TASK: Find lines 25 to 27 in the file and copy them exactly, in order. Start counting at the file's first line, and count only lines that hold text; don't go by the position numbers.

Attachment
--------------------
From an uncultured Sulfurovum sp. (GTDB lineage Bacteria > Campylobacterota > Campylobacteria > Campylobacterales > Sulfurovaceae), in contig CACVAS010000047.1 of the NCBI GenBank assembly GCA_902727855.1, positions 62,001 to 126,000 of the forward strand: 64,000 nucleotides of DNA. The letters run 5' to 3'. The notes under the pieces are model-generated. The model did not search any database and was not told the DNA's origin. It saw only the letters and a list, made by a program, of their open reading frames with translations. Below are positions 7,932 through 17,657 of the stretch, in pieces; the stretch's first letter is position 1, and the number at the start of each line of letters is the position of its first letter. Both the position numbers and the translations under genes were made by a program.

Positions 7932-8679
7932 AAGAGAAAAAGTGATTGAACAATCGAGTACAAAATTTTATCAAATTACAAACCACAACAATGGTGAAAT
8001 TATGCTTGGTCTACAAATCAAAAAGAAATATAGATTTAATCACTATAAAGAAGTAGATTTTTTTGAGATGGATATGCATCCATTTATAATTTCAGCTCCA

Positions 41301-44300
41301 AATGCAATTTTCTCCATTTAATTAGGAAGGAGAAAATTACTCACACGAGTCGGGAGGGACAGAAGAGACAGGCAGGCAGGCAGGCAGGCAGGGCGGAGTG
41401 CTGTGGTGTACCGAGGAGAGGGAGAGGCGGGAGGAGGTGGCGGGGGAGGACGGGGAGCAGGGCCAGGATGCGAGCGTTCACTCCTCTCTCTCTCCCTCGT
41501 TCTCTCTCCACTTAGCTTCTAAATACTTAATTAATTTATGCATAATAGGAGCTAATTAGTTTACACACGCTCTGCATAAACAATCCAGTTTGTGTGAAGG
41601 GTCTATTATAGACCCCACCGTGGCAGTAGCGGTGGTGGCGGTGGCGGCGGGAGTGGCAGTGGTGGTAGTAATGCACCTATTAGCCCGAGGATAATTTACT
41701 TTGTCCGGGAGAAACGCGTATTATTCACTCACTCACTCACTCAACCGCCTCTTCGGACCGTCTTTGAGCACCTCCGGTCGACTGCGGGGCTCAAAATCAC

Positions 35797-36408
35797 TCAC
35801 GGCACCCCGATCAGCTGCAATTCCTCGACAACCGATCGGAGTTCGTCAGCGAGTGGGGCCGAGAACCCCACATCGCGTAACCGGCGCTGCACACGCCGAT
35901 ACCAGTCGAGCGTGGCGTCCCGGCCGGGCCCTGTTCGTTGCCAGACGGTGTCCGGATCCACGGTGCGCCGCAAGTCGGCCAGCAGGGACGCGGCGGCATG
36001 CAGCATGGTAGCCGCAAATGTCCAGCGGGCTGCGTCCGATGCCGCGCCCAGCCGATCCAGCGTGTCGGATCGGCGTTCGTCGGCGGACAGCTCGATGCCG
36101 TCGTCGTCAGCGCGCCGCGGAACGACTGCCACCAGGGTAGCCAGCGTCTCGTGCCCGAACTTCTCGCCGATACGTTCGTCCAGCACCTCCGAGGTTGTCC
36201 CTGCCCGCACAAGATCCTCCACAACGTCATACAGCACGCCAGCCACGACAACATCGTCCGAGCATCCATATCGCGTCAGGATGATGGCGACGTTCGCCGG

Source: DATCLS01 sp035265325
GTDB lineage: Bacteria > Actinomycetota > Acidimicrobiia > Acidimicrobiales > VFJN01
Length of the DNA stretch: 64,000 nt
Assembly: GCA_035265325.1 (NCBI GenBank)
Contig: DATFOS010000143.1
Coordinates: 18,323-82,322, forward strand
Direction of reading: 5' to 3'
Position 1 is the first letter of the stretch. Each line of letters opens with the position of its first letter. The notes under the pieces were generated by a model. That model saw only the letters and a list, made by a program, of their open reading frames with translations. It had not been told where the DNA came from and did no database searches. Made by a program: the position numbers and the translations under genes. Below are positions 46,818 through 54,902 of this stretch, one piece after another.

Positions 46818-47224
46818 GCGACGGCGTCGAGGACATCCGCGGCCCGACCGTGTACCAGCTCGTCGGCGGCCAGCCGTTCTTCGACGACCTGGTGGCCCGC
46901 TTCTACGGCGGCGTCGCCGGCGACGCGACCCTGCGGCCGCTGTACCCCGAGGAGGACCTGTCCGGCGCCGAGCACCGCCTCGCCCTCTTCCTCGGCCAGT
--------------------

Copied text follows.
Position 1 is the first letter of the stretch. Each line of letters opens with the position of its first letter. The notes under the pieces were generated by a model. That model saw only the letters and a list, made by a program, of their open reading frames with translations. It had not been told where the DNA came from and did no database searches. Made by a program: the position numbers and the translations under genes. Below are positions 46,818 through 54,902 of this stretch, one piece after another.

Positions 46818-47224
46818 GCGACGGCGTCGAGGACATCCGCGGCCCGACCGTGTACCAGCTCGTCGGCGGCCAGCCGTTCTTCGACGACCTGGTGGCCCGC